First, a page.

I've had a Roth individual retirement account since 2009, and I'm in my 70s. I took a distribution for the full amount last month. I know there's no federal tax on the interest income, but what about New York State taxes on the interest?
You won't owe any federal or state taxes on that distribution.
Here’s a quick recap of the rules:
You can withdraw a Roth IRA contribution anytime without incurring a tax or a penalty, even the day after making it, because it’s already taxed. But with a few exceptions, Roth IRA earnings are subject to taxes and a 10 percent early withdrawal penalty until you've owned the account for five years and you're older than 59½. (The exceptions: You can withdraw up to $10,000 penalty-free to buy your first home or pay for qualified higher education expenses, or due to death or disability.)
The five-year calendar starts on Jan. 1 of the year of your first Roth IRA contribution, and applies to any Roth IRA accounts you open later. For example, if you opened your first Roth IRA on March 12, 2009, and you opened a second Roth IRA in December 2011, the five years would end for both accounts on Jan. 1, 2014.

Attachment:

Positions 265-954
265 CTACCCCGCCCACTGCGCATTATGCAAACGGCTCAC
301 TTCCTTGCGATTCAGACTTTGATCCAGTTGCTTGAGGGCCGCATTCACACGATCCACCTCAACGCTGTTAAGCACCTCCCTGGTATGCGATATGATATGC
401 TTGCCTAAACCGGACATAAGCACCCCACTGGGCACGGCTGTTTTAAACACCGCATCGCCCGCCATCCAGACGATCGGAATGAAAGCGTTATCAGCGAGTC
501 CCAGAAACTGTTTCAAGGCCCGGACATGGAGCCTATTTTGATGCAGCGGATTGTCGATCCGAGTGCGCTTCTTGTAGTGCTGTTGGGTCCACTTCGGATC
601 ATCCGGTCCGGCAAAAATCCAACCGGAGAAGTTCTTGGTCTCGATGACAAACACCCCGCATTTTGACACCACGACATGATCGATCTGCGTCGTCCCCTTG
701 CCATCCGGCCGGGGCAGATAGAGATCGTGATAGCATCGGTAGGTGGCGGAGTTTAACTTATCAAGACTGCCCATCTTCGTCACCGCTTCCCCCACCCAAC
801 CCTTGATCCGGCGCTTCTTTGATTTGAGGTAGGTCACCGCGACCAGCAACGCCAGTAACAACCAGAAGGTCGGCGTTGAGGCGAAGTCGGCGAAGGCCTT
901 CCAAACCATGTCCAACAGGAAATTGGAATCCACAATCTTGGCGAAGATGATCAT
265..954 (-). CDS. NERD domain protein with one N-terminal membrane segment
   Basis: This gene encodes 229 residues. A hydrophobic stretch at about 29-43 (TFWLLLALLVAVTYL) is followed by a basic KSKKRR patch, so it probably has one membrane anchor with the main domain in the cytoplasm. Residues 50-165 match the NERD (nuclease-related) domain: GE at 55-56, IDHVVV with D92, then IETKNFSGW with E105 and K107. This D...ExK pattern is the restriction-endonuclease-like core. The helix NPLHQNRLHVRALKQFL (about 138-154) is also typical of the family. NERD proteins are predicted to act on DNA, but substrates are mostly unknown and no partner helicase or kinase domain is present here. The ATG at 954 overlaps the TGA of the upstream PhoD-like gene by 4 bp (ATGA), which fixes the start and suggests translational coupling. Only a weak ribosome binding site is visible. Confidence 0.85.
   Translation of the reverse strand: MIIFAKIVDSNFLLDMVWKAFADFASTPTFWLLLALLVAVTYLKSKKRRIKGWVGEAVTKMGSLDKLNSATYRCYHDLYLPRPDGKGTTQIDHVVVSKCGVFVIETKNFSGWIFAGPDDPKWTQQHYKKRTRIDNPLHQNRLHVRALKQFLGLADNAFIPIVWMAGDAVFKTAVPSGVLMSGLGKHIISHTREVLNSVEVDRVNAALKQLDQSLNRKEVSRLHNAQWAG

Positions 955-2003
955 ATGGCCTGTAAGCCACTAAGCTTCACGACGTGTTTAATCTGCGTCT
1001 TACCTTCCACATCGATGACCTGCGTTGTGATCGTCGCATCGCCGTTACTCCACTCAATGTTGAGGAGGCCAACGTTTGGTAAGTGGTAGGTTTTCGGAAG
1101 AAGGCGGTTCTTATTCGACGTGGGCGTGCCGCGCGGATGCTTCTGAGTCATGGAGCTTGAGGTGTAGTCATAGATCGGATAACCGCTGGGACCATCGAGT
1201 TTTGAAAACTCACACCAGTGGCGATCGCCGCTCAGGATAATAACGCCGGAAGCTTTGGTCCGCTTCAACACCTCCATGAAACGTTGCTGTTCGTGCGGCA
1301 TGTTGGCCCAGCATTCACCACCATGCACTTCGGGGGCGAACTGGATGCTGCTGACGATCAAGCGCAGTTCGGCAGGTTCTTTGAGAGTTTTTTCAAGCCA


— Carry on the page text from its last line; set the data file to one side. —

But be aware that different withdrawal rules apply when you convert a traditional IRA into a Roth IRA. You can withdraw the amount you converted tax-free right away, since you paid taxes on that money when you did the conversion. But if you were younger than 59½ when you did the conversion, the Roth IRA's earnings are subject to a 10 percent early withdrawal penalty if they're distributed within five years of the conversion date.
The bottom line
There's no federal or state tax on qualified Roth IRA withdrawals.